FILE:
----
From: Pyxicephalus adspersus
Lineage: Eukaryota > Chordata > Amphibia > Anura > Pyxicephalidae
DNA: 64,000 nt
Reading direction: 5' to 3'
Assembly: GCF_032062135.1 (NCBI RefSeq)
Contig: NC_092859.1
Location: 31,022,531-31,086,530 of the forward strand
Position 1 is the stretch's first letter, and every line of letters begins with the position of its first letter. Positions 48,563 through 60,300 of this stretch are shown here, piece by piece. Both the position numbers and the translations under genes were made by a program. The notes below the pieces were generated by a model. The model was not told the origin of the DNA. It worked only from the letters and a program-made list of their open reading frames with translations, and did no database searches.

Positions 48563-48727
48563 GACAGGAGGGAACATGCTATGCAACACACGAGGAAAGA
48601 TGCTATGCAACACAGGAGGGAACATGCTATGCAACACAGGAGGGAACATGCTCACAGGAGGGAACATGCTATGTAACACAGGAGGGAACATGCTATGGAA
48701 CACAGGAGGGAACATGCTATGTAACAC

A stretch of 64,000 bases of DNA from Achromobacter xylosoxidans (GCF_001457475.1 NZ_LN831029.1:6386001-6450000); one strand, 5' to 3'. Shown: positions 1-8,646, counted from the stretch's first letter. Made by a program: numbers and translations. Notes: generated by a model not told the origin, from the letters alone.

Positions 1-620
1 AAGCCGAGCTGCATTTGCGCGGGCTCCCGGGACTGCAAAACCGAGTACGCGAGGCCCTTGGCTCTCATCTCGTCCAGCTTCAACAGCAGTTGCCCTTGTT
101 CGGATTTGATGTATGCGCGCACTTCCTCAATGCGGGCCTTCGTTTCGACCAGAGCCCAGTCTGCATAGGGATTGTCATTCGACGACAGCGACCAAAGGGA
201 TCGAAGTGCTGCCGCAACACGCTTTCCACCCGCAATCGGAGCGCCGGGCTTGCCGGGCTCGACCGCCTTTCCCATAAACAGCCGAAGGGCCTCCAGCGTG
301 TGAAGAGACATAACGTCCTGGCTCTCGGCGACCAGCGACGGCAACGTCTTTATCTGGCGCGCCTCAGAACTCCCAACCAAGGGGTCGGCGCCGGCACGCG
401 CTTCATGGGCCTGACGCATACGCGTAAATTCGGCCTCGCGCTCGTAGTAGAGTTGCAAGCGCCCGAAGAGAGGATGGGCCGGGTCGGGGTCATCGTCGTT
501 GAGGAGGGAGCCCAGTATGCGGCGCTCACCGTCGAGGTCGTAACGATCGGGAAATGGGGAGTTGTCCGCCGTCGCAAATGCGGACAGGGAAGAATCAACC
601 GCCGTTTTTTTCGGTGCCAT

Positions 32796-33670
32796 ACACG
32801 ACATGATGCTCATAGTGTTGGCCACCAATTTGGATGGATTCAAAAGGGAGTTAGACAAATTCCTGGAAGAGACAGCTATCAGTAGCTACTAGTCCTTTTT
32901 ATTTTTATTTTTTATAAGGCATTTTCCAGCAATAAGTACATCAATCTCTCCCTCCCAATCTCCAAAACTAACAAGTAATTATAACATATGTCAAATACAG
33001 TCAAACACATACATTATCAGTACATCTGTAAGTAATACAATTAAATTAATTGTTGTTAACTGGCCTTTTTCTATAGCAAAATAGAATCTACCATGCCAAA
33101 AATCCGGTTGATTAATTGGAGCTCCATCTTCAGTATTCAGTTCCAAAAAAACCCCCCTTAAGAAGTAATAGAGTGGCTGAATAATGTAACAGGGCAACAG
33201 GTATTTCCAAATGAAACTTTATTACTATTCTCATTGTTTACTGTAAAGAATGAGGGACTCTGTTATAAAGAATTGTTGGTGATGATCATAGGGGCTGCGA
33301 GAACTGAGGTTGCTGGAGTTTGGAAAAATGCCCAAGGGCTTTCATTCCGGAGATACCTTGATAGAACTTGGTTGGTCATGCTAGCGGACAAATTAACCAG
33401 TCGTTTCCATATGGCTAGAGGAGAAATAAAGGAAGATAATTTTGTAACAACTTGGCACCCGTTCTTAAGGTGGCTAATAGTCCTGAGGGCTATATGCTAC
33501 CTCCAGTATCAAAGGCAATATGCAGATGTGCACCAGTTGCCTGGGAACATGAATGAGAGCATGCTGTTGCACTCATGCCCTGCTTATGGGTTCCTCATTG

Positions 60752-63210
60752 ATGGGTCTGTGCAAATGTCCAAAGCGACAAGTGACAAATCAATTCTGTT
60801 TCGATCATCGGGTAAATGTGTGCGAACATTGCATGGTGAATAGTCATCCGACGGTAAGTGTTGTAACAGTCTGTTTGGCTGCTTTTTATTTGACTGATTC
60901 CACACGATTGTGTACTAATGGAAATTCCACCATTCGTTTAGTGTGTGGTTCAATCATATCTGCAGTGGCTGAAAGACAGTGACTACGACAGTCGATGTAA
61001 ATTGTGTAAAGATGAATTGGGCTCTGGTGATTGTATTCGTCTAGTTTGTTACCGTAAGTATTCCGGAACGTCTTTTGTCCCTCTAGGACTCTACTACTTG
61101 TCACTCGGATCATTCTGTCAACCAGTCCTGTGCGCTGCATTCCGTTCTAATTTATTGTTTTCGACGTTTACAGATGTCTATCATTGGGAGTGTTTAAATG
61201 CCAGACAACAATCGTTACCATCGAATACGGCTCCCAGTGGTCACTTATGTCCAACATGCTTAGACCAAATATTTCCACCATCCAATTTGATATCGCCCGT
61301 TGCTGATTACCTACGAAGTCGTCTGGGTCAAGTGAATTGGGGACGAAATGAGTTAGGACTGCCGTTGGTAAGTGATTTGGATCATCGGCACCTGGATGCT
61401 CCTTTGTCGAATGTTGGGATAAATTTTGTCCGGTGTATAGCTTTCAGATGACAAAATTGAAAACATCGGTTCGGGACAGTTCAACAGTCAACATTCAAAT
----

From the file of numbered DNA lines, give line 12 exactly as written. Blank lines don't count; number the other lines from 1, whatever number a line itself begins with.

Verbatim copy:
48701 CACAGGAGGGAACATGCTATGTAACAC